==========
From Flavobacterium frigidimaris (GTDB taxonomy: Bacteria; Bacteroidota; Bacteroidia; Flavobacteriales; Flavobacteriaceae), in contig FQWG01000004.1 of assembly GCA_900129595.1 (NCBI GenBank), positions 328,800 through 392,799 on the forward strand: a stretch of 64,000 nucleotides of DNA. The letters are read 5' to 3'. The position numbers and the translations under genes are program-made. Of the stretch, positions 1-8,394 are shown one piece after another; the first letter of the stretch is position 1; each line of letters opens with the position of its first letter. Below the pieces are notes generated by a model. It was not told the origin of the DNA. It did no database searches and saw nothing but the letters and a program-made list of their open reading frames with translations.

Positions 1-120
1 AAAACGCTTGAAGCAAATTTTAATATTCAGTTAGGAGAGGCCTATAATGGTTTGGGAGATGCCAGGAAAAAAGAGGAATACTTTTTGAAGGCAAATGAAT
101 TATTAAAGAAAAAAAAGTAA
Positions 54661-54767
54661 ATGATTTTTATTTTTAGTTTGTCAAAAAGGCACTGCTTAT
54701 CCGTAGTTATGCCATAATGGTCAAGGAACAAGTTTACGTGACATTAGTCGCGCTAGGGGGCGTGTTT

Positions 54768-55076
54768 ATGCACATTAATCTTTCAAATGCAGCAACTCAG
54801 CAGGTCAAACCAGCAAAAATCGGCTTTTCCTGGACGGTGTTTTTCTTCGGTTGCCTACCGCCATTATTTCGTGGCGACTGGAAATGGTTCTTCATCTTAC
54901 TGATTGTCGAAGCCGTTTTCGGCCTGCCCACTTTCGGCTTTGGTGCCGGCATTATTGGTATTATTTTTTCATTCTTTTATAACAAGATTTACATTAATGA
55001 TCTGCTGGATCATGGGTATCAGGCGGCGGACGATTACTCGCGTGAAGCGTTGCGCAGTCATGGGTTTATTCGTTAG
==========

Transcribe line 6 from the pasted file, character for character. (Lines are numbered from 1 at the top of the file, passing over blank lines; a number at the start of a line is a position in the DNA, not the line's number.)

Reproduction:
54661 ATGATTTTTATTTTTAGTTTGTCAAAAAGGCACTGCTTAT